Dale Co. private property could host nuclear waste storage research

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DALE COUNTY, AL (WTVY) A major nonprofit research firm says it wants to drill a 3 mile deep hole in Dale County for research on how to store nuclear waste.

Battelle based headquartered in Columbus, Ohio plans to submit a proposal to the U.S. Department of Energy Monday to drill a bore-hole three miles deep beneath private property in Dale County and other locations around the country.

“Everybody wants to know geologic questions, based on places that are unexplored, and this is exploring three miles beneath your feet. That combination of drilling has never been done, so, the combination, of that deep, that vertical, that cylindrical, is what we’re after, and what we are going to prove that that engineering feat can be done,” said Battelle Company Spokesperson, and Senior Media Specialist for Battelle, T.R. Massey.

Massey says the holes would be used for research purposes only, but data from their tests could result in future bore-holes being drilled elsewhere that could be used to dispose of weapons-grade nuclear waste.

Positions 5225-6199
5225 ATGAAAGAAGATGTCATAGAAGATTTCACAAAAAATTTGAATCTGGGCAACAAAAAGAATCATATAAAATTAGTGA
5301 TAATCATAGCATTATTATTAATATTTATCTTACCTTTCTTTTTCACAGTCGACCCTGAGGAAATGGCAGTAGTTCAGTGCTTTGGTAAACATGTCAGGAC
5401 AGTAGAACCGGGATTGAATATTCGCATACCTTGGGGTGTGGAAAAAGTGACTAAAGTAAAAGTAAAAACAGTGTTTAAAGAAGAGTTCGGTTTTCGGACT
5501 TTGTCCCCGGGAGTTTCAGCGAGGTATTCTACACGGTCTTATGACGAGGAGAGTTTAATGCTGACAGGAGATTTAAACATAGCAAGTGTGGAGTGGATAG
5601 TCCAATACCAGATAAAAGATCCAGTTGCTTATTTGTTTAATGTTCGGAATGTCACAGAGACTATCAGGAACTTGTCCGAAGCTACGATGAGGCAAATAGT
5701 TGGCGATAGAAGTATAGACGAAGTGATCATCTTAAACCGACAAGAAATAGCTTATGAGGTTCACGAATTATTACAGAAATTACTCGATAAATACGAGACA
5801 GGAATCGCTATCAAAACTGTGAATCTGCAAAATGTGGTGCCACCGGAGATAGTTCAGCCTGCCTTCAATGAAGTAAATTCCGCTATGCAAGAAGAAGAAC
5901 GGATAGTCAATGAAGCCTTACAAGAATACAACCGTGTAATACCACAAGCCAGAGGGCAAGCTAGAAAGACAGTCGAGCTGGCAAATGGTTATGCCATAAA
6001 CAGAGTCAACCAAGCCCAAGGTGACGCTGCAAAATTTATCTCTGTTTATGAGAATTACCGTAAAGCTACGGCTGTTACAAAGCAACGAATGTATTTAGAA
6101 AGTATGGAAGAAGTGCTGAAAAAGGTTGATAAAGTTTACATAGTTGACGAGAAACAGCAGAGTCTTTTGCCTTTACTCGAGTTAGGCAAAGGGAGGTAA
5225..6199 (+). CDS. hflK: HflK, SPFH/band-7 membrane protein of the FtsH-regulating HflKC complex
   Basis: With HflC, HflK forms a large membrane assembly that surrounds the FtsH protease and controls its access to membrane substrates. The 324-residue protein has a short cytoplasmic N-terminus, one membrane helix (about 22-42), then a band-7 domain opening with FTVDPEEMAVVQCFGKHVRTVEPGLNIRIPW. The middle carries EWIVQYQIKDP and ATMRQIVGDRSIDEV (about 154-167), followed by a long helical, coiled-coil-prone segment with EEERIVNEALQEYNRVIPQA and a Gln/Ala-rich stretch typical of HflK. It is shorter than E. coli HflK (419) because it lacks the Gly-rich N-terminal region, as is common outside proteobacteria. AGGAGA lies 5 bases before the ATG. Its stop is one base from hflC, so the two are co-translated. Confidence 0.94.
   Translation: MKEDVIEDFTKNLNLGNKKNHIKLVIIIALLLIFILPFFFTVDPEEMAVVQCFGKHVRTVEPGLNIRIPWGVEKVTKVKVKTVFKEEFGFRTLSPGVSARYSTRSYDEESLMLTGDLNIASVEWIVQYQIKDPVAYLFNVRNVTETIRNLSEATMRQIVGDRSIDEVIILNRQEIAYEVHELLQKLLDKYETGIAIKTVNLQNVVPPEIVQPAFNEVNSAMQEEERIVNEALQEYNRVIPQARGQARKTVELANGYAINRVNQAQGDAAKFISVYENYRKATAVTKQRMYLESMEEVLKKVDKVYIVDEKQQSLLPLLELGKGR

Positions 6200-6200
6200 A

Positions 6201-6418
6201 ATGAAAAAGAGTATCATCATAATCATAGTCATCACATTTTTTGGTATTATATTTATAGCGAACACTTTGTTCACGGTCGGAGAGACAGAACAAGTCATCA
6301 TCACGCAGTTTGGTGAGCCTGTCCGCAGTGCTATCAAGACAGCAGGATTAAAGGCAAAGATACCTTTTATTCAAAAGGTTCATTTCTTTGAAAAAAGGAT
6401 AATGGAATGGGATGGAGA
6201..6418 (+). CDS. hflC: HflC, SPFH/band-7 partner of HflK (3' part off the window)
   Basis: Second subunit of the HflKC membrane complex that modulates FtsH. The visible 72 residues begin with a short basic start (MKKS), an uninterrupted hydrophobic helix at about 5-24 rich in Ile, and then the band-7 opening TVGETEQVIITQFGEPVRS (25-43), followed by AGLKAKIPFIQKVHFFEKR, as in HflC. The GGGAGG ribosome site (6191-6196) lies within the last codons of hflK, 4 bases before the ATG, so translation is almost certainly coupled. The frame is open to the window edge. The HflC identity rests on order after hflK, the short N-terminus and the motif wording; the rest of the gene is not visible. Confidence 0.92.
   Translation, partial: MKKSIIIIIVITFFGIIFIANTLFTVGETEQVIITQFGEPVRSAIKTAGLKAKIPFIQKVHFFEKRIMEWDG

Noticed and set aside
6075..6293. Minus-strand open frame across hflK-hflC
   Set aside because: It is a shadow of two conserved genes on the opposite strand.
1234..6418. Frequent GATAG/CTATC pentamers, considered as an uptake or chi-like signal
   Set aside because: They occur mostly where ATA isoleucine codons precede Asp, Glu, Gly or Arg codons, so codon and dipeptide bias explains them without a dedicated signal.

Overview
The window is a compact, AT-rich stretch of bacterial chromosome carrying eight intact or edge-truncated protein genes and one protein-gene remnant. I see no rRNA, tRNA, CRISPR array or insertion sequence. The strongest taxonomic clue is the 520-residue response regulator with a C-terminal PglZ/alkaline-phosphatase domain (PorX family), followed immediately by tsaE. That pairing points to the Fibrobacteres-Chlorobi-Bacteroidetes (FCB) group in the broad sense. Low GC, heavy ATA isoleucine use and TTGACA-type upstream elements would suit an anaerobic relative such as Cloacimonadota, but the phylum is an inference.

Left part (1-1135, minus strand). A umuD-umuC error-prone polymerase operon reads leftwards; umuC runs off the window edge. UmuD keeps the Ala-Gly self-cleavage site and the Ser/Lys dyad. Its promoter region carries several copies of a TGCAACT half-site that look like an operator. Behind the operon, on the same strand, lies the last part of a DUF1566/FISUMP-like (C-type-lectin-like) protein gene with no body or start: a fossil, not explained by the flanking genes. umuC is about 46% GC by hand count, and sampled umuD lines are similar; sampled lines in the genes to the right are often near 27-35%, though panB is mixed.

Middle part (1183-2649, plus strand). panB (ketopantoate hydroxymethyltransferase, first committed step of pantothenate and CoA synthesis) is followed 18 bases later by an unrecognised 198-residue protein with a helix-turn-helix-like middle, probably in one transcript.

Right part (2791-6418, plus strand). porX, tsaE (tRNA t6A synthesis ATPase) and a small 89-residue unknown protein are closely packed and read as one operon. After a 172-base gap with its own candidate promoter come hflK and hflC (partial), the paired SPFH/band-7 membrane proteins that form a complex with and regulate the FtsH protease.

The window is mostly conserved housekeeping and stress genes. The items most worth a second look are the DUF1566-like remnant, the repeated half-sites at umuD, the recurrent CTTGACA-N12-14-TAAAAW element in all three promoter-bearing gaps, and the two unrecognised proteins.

Massey says the Dale County hole could provide useful information such as geo-thermal data and more knowledge about what lies deep beneath the surface of South Alabama, by studying, rocks, fluids, and temperatures.

Battelle won't find out if the company has been approved to proceed with the project until mid-January. Massey says drilling would not actually begin until early 2018.

Batelle is also looking at other sites for the same research.

The waste the government wants to store is from weapons and other U.S. Department of defense activities, not from power plants. If the test is successful, similar deep-drilled storage could be a solution to solving America's nuclear waste storage problem.

For decades, the U.S. has produced nuclear energy and made weapons. Most of the waste has been stored mainly at the sites where it was created.

Those sites were supposed to be temporary solutions. And over the years, the government has spent billions researching potential permanent places to store nuclear waste.

Battelle is the world’s largest nonprofit research and development organization, with more than 22,000 employees at more than 60 locations globally.



 
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